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[146] 71. "In our consideration of dreams we come now to the remaining point1 left for discussion, which is your contention that 'by long-continued observation of dreams and by recording the results an art has been evolved.' Really? Then, it is possible, I suppose, to ' observe ' dreams? If so, how? For they are of infinite variety and there is no imaginable thing too absurd, too involved, or too abnormal for us to dream about it. How, then, is it possible [p. 535] for us either to remember this countless and ever-changing mass of visions or to observe and record the subsequent results? Astronomers have recorded the movements of the planets and thereby have discovered an orderly course of the stars, not thought of before. But tell me, if you can, what is the orderly course of dreams and what is the harmonious relation between them and subsequent events? And by what means can the true be distinguished from the false, in view of the fact that the same dreams have certain consequences for one person and different consequences for another and seeing also that even for the same individual the same dream is not always followed by the same result? As a rule we do not believe a liar even when he tells the truth, but, to my surprise, if one dream turns out to be true, your Stoics do not withdraw their belief in the prophetic value of that one though it is only one out of many; rather, from the character of the one true dream, they establish the character of countless others that are false.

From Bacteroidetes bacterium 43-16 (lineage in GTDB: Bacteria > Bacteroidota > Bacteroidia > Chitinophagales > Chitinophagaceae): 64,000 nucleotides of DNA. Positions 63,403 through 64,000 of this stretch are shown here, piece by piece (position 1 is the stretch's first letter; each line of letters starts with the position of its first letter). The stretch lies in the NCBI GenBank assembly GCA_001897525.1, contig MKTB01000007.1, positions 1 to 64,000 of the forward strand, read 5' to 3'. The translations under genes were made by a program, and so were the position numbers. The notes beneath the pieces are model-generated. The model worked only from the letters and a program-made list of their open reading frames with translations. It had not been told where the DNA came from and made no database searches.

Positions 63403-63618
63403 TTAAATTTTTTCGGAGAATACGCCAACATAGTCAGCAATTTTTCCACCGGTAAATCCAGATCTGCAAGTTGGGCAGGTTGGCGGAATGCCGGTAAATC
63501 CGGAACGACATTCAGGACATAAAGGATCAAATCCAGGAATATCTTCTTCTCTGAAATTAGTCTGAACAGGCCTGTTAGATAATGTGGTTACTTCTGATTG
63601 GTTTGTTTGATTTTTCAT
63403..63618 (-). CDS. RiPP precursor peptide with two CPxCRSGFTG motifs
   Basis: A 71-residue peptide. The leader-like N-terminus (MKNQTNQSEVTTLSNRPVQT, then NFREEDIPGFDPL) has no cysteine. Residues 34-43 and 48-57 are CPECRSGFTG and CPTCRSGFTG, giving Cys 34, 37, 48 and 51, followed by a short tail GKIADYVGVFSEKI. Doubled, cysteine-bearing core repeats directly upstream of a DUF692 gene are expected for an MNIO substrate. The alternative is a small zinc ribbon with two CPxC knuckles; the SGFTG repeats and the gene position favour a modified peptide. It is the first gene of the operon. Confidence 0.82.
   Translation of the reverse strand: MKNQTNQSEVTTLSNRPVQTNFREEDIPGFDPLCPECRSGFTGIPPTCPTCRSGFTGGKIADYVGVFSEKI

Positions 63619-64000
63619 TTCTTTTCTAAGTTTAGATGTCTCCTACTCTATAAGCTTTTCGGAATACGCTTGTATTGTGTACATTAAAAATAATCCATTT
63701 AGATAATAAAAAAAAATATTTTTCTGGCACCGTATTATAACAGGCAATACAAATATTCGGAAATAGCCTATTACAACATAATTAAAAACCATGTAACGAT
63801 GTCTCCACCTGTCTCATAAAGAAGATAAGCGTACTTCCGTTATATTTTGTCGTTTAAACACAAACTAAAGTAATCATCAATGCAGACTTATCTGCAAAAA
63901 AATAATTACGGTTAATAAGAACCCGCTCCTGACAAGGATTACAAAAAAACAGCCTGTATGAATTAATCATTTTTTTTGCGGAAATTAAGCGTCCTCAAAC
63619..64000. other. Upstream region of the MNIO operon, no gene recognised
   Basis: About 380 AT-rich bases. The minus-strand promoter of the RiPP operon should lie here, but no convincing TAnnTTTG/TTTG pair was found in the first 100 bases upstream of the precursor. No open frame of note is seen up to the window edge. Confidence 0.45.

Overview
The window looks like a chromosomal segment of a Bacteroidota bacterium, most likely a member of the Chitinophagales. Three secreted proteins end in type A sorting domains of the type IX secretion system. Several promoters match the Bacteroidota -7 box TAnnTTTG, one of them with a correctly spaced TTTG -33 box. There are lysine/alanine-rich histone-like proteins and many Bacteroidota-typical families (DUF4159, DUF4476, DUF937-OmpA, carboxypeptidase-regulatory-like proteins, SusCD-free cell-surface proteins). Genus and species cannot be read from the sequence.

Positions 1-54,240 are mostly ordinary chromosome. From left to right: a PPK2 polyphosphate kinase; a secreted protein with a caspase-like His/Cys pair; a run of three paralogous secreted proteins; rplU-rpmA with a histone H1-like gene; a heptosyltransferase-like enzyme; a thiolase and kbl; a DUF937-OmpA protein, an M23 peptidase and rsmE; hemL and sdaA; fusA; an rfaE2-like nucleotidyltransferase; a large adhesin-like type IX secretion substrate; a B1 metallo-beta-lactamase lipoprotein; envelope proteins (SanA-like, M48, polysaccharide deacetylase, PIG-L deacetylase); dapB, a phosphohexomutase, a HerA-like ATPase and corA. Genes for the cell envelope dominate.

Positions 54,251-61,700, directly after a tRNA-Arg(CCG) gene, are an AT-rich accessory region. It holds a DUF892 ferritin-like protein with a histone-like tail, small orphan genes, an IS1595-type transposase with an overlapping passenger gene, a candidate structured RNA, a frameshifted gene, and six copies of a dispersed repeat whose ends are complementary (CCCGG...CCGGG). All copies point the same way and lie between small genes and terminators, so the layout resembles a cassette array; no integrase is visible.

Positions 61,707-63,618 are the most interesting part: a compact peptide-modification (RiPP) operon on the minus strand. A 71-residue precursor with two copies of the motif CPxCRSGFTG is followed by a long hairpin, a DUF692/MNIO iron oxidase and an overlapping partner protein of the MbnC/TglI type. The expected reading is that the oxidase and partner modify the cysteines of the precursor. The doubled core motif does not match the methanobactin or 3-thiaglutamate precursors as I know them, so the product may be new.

1 i.e. of the three mentioned in ii. 60. 124.

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